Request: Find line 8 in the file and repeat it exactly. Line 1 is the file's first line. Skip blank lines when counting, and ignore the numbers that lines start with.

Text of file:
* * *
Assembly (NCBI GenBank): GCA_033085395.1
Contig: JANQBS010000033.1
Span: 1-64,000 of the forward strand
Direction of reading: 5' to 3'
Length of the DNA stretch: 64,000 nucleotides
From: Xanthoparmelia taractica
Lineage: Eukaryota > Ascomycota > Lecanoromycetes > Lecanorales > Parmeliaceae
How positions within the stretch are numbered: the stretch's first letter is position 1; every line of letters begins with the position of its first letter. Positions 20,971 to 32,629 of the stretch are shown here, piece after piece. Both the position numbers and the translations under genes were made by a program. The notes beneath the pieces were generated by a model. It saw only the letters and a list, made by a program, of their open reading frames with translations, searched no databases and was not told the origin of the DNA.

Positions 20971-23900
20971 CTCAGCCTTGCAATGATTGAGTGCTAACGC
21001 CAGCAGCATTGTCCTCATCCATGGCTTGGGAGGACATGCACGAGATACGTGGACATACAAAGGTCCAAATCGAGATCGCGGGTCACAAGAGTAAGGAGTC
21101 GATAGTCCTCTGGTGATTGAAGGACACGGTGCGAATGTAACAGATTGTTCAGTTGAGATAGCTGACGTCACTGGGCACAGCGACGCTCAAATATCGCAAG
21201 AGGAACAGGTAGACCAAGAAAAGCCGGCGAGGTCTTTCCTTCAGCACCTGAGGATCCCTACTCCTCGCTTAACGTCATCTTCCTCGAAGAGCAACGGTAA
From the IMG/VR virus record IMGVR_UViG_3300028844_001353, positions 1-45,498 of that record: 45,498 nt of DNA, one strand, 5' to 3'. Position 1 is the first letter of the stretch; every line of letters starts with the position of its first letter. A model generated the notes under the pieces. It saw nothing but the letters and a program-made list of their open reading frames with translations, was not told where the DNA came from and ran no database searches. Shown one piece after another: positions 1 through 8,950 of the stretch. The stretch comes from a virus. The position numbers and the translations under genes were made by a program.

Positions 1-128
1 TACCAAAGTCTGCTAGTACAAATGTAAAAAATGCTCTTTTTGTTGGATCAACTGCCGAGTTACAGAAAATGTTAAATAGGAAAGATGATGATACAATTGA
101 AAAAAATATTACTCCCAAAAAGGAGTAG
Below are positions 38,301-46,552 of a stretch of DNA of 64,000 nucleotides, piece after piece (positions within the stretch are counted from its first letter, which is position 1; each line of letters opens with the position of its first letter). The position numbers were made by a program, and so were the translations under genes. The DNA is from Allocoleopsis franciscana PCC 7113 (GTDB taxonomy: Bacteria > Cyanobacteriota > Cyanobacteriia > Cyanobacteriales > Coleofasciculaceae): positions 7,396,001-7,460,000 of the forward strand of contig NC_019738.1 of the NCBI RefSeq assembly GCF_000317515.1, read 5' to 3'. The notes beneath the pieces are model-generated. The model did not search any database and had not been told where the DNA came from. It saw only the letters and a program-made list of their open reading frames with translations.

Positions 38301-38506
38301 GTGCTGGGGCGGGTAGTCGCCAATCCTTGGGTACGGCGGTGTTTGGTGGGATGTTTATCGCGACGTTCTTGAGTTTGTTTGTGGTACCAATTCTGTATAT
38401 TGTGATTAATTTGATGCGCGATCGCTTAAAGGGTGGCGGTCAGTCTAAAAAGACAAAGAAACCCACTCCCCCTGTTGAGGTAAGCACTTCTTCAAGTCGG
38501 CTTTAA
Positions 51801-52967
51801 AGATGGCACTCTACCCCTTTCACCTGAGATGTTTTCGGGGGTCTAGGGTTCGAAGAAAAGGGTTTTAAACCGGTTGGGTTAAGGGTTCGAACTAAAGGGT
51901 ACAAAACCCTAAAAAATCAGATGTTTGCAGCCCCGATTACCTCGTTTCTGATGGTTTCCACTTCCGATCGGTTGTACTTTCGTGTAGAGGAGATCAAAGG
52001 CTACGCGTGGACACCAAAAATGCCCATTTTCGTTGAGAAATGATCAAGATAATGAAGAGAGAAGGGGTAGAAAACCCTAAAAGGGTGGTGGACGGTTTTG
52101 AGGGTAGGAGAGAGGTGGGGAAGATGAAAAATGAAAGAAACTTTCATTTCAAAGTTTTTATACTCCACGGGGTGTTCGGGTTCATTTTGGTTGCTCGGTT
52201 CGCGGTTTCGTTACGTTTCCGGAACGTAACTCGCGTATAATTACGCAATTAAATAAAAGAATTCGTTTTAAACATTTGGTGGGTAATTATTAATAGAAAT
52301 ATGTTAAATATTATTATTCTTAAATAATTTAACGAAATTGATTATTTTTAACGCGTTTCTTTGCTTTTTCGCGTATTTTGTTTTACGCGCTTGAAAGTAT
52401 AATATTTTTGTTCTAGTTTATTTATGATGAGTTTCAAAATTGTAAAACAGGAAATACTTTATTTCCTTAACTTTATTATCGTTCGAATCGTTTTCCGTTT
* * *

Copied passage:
How positions within the stretch are numbered: the stretch's first letter is position 1; every line of letters begins with the position of its first letter. Positions 20,971 to 32,629 of the stretch are shown here, piece after piece. Both the position numbers and the translations under genes were made by a program. The notes beneath the pieces were generated by a model. It saw only the letters and a list, made by a program, of their open reading frames with translations, searched no databases and was not told the origin of the DNA.